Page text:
What My Husband Said Before He Died
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I don’t know what words were volleyed then, I don’t pretend that mine were sweet, it’s just that I’m tattooed with one scene, the before and after a blank. He took off his clothes this time and stood in front of me yelling, “Look at me! Look at me!” Not that I hadn’t gotten the gist of what 116 pounds looks like on a 6-foot frame, seen the bony collarbone jut from the collar of a T-shirt. But the spindly legs coupled with so many scars across his chest — the spot where the infected chemo port had been removed, where multiple chest tubes had been inserted to inflate multiple collapsed lungs — the bruises up his arms, all those shot veins from all those blood draws. A single image came to mind: a man crucified. The one I had worshiped, here living and unforgiving. Betrayal comes in so many forms.
Death, of course, would be the ultimate divide. Kevin held out so long, suffered so much for what felt to me like less than life. After close to four years, lonely and tired turned to isolated, exhausted, grief-stricken, but by sheer necessity, I was still on my feet. The care he needed, but didn’t want, only increased.
And still he almost never gave up the strikes for autonomy. The anguish Kevin felt when I insisted he get a bath (we did, among all the other reasons, still share a bed) gave him no special powers to perform the simple, but for him excruciating task. He believed he could measure his own morphine and all the other meds his parents and I needed a spreadsheet to track. I took them away. I let in the nursing aide. I was the bad guy. He didn’t argue, just seethed helplessly. But I couldn’t control his dangerous propensity to hobble to the bathroom and stay. Hiding from us or lost I don’t know.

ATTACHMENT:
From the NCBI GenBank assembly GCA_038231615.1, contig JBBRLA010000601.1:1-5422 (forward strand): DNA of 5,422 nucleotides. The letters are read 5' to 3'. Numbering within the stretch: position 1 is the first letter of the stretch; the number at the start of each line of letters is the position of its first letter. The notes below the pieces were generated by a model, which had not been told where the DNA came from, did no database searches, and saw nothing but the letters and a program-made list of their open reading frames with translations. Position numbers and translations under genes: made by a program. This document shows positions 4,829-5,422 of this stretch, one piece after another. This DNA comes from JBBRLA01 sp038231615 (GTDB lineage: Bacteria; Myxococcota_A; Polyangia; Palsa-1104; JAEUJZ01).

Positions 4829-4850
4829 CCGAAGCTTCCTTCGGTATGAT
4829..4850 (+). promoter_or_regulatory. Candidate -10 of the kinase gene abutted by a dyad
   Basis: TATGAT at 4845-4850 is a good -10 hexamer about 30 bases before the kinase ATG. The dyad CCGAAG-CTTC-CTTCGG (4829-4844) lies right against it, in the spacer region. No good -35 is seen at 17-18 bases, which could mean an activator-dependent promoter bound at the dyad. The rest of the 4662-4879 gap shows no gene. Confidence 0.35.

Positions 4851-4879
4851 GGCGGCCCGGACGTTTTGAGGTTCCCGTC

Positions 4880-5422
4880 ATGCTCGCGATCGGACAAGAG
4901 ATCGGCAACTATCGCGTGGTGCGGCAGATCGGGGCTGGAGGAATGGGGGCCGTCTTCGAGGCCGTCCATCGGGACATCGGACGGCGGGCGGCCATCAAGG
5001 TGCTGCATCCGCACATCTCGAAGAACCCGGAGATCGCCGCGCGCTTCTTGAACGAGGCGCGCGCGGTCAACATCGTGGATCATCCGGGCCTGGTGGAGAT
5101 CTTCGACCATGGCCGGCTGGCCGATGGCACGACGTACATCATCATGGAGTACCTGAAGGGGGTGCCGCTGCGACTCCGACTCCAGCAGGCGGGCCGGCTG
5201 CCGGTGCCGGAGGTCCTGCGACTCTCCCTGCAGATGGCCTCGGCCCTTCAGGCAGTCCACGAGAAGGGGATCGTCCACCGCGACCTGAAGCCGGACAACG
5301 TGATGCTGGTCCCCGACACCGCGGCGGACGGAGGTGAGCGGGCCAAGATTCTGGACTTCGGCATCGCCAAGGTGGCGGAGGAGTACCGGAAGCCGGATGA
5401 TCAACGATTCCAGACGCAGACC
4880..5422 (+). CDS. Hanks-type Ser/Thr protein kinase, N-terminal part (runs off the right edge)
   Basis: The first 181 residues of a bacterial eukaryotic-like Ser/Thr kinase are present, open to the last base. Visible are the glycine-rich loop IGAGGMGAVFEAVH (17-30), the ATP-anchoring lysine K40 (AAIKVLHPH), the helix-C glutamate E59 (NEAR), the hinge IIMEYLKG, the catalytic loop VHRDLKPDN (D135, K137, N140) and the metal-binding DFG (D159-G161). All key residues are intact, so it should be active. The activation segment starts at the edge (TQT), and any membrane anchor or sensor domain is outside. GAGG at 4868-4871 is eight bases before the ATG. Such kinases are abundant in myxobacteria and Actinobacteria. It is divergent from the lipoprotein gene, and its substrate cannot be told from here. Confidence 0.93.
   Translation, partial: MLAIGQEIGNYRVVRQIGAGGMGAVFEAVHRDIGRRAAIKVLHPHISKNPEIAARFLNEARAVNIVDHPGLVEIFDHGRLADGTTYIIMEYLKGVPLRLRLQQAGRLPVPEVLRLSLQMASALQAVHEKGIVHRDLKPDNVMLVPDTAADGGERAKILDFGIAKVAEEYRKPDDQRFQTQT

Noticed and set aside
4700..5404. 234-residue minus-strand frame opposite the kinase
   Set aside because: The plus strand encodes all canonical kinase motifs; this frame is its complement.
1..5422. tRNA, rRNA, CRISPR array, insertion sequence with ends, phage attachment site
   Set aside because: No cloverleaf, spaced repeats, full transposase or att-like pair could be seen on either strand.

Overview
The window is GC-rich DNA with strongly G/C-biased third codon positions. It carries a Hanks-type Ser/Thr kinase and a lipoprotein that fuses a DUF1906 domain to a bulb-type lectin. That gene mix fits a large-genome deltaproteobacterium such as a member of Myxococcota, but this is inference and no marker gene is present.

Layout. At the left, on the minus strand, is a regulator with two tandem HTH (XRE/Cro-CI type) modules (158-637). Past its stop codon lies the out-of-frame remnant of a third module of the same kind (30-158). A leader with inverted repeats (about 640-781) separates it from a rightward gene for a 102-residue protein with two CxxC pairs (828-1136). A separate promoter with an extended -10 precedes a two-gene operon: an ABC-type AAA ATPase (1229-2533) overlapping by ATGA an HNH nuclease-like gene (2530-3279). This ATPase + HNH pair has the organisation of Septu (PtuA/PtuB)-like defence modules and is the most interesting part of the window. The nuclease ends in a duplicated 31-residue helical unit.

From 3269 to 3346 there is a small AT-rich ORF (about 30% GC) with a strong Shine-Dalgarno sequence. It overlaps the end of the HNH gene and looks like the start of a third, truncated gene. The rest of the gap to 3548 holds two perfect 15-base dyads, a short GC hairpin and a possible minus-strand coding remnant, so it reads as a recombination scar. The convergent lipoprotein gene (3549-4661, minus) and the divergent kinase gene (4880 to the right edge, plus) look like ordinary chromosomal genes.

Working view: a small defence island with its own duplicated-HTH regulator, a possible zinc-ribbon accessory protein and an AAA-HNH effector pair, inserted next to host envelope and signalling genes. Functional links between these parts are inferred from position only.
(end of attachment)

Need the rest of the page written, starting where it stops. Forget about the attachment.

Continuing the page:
One middle-of-the-night trip, I waited, afraid to intrude. Horrified when I realized it had been nearly two hours, I knocked, went in and found him crouching on the floor in a corner, shivering. “Aren’t you cold? Come to bed,” I said lightly. He nodded and as casually as I could I steered him back. These mystery ventures, a drooping eyelid, the fight to find a word — or, conversely, the sudden concern over an oil pipeline in Seattle, suggested brain metastasis. Soon after, he chose to move to our residential hospice facility, craving peace that I couldn’t provide, having no volume or volatility control for children. Maybe it was a respite from me too.
The Monday morning we had arranged for an ambulance to take Kevin there my son woke with fever that I masked with a heavy dose of Ibuprofen, buying enough time for him to get through the morning at school. The nurse would call, I knew, and I’m sorry if anyone caught whatever he had, but I was sure it wouldn’t last as long as a little boy’s memory of watching his father carried away, leaving home for the last time.
While I was managing the bed-to-bus scramble, Kevin had somehow gotten up and dressed himself in his nicest jeans, button-down shirt and loafers. Yet when I found him upstairs he was in despair, asking me over and over, “What am I going to do?” I have no memory of how I responded. I want to remember that I said something perfect but all I’m sure of is my single, wrenching thought: You are going to die.
He came down on his own and greeted the EMTs, helpful and polite as they got him out and into the ambulance. I climbed in and held his hand as we drove, watching gold and russet mingling with October blue sky as it all streamed into the distance behind us.